Plastic Free Garden
If you’re on social media you find lots of posts about reducing plastic at home and in your daily routines but most people never think about reducing plastic in the garden. In my opinion, plastic does not belong in the garden since it does contain harmful chemicals.
Every stage of the plastic lifecycle has an impact on human health — from wellhead to production, from store shelves to human bodies, and from waste management. The effects continue with the impacts of microplastics in the air, water and soil.
According to the report, 99% of plastic comes from fossil fuels. The extraction of oil and gas, particularly hydraulic fracturing for natural gas, releases an array of toxic substances into the air and water, often in significant volumes. Over 170 fracking chemicals used to produce the main feedstocks for plastic have known human health impacts, including cancer; neurological, reproductive, and developmental toxicity; impairment of the immune system; and more.
Gardeners also have opportunities to avoid using an abundance of plastics. Here are several steps for residents to decrease plastic use when gardening:
- Start by building your own wooden composter from discarded pallets. By creating compost, as well as taking your own containers to your community’s Environmental Days during their free compost giveaway events, you can avoid buying fertilizers in plastic bags. Here is my post about building your own compost bin.
- Soil is a major component of a healthy garden and instead of buying soil that usually comes in plastic bags, make your own soil and you can learn more how to build your own soil here.
- If you are a new homeowner, you may be the lucky recipient of surplus hoes and rakes from relatives who are downsizing; otherwise, find what you need at secondhand stores and garage sales. When purchasing new items, you have the option to go plastic free! Choose gardening tools with wooden handles and metal ends. If your yard is small, there is no need for a plastic hose when a metal watering can that won’t become brittle and break will suffice. Avoid black plastic, as that color is difficult to recycle. Inquire whether the plastic tools you admire are manufactured with recycled content. A name to look for in quality gardening supplies including many small plastic-free tools is Lee Valley.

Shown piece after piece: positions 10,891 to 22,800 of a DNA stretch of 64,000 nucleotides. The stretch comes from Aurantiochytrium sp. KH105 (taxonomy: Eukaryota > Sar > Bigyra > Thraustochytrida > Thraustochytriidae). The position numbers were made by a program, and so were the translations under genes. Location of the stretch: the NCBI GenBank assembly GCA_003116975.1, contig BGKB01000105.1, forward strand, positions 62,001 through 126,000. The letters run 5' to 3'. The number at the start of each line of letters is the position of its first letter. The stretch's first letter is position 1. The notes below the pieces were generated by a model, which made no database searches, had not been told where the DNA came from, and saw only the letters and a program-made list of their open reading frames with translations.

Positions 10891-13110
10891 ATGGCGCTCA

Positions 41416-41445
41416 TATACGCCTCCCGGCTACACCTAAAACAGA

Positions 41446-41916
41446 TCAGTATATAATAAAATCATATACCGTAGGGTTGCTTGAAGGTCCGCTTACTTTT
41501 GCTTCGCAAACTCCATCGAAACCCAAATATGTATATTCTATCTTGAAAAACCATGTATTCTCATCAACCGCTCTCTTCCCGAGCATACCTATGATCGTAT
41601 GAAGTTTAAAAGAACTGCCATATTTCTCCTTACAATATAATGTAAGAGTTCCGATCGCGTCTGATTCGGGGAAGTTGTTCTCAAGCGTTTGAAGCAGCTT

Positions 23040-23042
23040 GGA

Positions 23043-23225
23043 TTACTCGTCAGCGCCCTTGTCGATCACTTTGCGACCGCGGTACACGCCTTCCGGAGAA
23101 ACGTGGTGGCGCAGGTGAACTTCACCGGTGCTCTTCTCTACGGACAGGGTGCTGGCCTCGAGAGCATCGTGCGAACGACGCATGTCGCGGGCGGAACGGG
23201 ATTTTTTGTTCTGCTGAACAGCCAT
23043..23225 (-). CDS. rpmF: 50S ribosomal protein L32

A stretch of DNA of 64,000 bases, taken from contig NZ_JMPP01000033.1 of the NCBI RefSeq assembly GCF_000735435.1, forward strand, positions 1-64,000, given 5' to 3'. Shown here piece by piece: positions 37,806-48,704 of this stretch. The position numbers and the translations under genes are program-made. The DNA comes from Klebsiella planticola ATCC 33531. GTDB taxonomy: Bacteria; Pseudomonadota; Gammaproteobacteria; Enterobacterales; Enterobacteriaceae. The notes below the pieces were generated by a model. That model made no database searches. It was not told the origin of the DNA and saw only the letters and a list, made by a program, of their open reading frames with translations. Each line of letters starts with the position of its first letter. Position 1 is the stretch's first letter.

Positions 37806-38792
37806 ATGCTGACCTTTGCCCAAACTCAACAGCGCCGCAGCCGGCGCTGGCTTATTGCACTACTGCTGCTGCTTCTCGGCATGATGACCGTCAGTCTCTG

- If you wish to smother weeds before planting, use pieces of flattened cardboard or layers of newspaper instead of purchasing plastic sheets.
- Seedlings can be started in toilet roll cylinders (snip and fold one end to form a base) or use egg cartons, both of which can be placed directly into the soil. Beth Terry with My Plastic-Free Life talks aboutOrta’s seed pots, which are self-watering and plastic free.
- If purchasing seedlings from a greenhouse, ask if they will start them in wooden flats to be cut out and wrapped in newspaper. Select wire hanging flowering baskets set in coconut fiber. If you do acquire seedlings or plants in plastic containers, ask if they can be returned for reuse. Most garden centers will accept plastic hanging plant baskets, should you be given one as a gift; otherwise, rinse out and place in your recycling collection if they are accepted in your region.
- Tomatoes, beans and peas require support. For these types of plants, use wooden stakes or wire cages.
- Popsicle sticks or crafted wooden markers make ideal name tags. Also, look for sturdy cloth gardening gloves.
Growing a garden gives you effective ways to reduce your carbon footprint by eliminating the necessity of purchasing produce and flowers wrapped in plastic.
Our garden is a zero waste garden and you can learn more how to garden without waste in my post about that here.